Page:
A 19th-century Swiss historian named Jacob Burckhardt coined the term Renaissance (rebirth) for the big changes in thinking and the arts that took place in Europe in the 15th and 16th centuries. The rebirth in question was of the world of the ancients, the Romans, and especially the Greeks. The writings and ideas of these civilizations seemed to offer meanings that were applied to every aspect of life — education, music, politics, painting, religion, even falling in love. Renaissance scholars called this new learning humanism — everything you'll ever need to know about being human.
Nowadays, a humanist is someone who doesn't believe you need religion in order to lead a good life and treat other people properly. In the Renaissance, a humanist was someone who studied the ancients in order to understand the human condition and the mind of God. Same word, two very different meanings.
Fifteenth-century Italy had all the ingredients for an artist's paradise. Rulers and rich merchants abounded, all with cash to spend and looking for some way of showing off their wealth to everyone else. What better than to get the latest Renaissance painter to come and decorate your reception area?
A city didn't even need to have a university to take advantage of the "new learning," as it was called. Venice's Aldine Press produced editions of all the great Greek authors for libraries across Europe. Pope Nicholas V founded the great collection of books that became the magnificent Vatican Library. Later, the new learning would penetrate the universities and take them over.
Francesco Petrarch: The man who loved books
Historians can't usually date movements and trends like the Renaissance from one event or person, but Francesco Petrarch has a good claim to having started off the Italian Renaissance. Francesco was the poet who developed the sonnet, but his real importance was as an avid book collector. Petrarch didn't just collect them; he used to sit stroking their pages and talking to them.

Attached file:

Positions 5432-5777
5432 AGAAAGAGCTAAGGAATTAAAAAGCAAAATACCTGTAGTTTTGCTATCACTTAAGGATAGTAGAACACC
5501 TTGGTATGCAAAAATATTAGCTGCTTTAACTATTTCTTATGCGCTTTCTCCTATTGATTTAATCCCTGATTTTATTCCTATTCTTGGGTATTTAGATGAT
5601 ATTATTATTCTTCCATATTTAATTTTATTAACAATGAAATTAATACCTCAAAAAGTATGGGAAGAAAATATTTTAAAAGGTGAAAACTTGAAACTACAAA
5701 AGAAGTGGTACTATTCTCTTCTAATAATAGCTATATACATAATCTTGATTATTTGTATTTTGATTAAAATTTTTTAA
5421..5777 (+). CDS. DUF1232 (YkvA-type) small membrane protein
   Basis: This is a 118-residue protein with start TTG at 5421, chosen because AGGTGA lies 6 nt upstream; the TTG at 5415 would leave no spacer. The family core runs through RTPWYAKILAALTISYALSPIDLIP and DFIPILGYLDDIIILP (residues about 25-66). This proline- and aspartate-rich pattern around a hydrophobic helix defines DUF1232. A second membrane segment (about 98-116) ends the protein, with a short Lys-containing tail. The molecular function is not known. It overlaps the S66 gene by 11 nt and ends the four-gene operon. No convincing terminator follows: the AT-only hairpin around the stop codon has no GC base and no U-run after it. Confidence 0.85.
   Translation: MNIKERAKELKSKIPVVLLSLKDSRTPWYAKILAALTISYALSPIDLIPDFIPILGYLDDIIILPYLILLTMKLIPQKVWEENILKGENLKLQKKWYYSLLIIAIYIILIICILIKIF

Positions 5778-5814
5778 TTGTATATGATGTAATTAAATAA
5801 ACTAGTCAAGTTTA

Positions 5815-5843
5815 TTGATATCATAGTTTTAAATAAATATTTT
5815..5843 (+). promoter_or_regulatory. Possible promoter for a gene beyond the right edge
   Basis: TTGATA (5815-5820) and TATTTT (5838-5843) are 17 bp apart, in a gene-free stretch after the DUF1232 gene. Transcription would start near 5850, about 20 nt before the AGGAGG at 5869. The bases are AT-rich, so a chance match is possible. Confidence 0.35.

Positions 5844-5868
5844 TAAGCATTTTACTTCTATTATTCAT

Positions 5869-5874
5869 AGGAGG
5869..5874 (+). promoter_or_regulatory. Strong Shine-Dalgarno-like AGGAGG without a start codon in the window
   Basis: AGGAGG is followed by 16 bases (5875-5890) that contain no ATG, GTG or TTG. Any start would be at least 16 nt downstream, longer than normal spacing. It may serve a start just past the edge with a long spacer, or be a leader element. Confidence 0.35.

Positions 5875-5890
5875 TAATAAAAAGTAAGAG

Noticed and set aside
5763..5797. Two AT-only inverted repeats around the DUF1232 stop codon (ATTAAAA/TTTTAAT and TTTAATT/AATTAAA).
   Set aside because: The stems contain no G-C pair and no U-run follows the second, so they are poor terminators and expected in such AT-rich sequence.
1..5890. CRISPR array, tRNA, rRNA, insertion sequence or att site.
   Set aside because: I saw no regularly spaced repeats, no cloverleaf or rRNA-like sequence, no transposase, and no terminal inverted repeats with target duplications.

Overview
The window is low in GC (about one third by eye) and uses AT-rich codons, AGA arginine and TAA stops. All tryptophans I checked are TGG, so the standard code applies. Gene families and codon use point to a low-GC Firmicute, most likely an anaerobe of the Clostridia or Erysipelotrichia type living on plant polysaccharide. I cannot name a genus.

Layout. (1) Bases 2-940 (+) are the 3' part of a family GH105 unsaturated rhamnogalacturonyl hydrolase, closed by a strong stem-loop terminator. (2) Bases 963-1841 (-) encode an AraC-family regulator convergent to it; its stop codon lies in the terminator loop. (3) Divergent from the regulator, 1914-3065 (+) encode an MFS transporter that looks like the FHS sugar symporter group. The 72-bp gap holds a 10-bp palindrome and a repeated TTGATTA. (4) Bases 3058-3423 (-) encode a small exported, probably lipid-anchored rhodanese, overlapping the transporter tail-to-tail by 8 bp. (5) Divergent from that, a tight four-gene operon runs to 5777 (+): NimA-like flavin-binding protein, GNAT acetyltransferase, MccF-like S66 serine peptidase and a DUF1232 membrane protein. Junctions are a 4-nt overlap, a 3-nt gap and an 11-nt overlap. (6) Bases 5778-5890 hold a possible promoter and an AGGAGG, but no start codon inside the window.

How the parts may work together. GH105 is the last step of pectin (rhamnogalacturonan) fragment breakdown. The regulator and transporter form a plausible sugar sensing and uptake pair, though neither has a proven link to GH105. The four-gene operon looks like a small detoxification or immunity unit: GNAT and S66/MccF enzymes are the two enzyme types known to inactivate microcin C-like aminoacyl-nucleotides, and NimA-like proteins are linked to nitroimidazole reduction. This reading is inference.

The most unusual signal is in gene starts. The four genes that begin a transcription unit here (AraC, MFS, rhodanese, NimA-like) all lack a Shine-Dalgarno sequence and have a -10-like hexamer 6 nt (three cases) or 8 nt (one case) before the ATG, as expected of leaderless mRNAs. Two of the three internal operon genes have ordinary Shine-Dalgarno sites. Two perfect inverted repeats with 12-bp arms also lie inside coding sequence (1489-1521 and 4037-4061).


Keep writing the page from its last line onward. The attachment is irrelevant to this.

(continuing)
Digging around in attics and cellars in Florence, Petrarch found lots of old Latin manuscripts and was astounded by the purity of their language. The only Latin Petrarch or anyone else knew was the rather clumsy Latin of the Church and universities. Imagine for a moment that the only English you ever heard, the only English that existed, was the language of a firm of chartered accountants, and then you opened an old cupboard and found the complete works of Shakespeare. Soon, not an attic in Italy was safe from scholars prying open old chests and cupboards to see if any ancient documents were inside.
Spreading the new learning to the masses
In Petrarch's eyes, poetry and literature were for scholars only; his book collection formed the basis for the library of Florence's new university. However, one of Petrarch's followers, a scholar and civil servant called Coluccio Salutati, came up with a more far-reaching idea.
Salutati had come across the speeches of the great Roman lawyer Cicero. These documents were all top-quality stuff — lots of rhetorical flourishes and learned allusions — but what interested Salutati was that these were not composed for private reading or scholarly study, but for use in court, to get Cicero's clients off with a caution. Salutati liked that notion and called it negotium — applying your learning to practical life. Salutati became Chancellor of Florence and started writing his diplomatic correspondence in the style of Cicero. Soon, other states started to get interested in the new "humanist" scholarship being pioneered in Florence.
Florence soon became a major center of humanist scholarship, thanks to another scholar-Chancellor, Leonardo Bruni. When Constantinople fell to the Turks in 1453, many Greek scholars ended up in Florence and introduced the Florentines to some of the ancient Greek masters, like Aristotle in the original and the big new discovery, Plato. Forty years later, the whole Jewish population of Spain was kicked out, so now Hebrew scholars headed for Florence, too. The new learning was about to become very practical indeed.